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THAT's ME TO THE LEFT JUST 5 YEARS FROM NOW!!!!!!!!

Never be afraid to try something new.
Amateurs built the ark,
Professionals built the Titanic
rodr
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« Reply #6 on: September 23, 2006, 11:33:36 PM »

Quote from: Brian D. Bray
If you are using 3 deeps I would question if that is wise.  The excess room will cause the bees to consume stores faster as well as cause them to die of from cold quicker.  I haven't found anywhere in the world where more than 2 full deeps are necessary for wintering over including Alaska and Finland.

Wouldn't the same cold conditions result from screened bottom boards?
I have been told, from the beekeepers that are using screened bottom boards in the winter, that the bees do not heat the hive, just the cluster.  From this I have learned that the wooden hive body just keeps the rain and snow off.  If it is a little larger than necessary the queen can have more room away from the cool air from the entrance to lay eggs first thing in the spring, there is more room for extra winter stores should they be needed, and more room for all the bees in late spring to help prevent overcrowding and extra swarms.  My worry with the screened bottom board is mostly about ants and yellow jackets entering the hive.
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rodr
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« Reply #7 on: September 23, 2006, 11:50:50 PM »

Quote from: TwT
well in the spring most feed 1-1 just to start brood production, was all your hives full last fall?  

One was a little weak last fall, I felt that I may loose it, but they all had lots of honey.  All but one hive was found dead early in spring while snow was still on the ground, I didn't get out to the weakest hive until later.
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Michael Bush
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« Reply #8 on: September 24, 2006, 10:43:04 AM »

If you always keep a nuc going on the side, they are easy to weigh.  Just lift the hive.  If the hive keeps building they are probably doing fine.  If they are fighting off robbers there's probably a dearth. If the hive is light there's probably a dearth.  Look in the hives and see if there's nectar in the combs.  If not, there's probably a dearth.  When the hives are more interested in each other than going into the field, there's a dearth.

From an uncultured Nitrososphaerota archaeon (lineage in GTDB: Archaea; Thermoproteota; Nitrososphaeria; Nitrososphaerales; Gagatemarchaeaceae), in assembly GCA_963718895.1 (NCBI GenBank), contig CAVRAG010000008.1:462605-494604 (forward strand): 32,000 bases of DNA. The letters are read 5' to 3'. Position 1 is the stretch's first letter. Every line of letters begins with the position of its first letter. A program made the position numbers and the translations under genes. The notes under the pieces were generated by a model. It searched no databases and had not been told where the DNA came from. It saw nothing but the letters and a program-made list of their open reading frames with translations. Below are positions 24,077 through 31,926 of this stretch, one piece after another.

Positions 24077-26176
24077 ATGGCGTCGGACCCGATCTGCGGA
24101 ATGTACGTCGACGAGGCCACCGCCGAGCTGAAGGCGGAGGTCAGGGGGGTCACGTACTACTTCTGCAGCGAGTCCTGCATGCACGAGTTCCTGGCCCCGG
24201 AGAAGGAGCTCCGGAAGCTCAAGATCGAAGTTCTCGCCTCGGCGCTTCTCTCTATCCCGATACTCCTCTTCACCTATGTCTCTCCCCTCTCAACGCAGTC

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Michael Bush
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rodr
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« Reply #9 on: September 30, 2006, 05:03:02 PM »

I forgot another advantage of the extra large nesting area.  My queens don't lay eggs in my honey supers anymore.  I don't need queen excluders either.
I'm not sure what you mean Michael about keeping an extra nuc.  The peace of mind would be worthwile though.  Can you keep robbing sealed broood from a nuc to keep it small?
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Michael Bush
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« Reply #10 on: September 30, 2006, 05:36:58 PM »

>I'm not sure what you mean Michael about keeping an extra nuc. The peace of mind would be worthwile though. Can you keep robbing sealed broood from a nuc to keep it small?

I mean from spring until fall, anyway, it's nice to have a nuc with a queen in it.  It gives you a spare queen and some spare "parts".  Yes you can steal brood from the nuc to keep it small.
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Michael Bush
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My book:  ThePracticalBeekeeper.com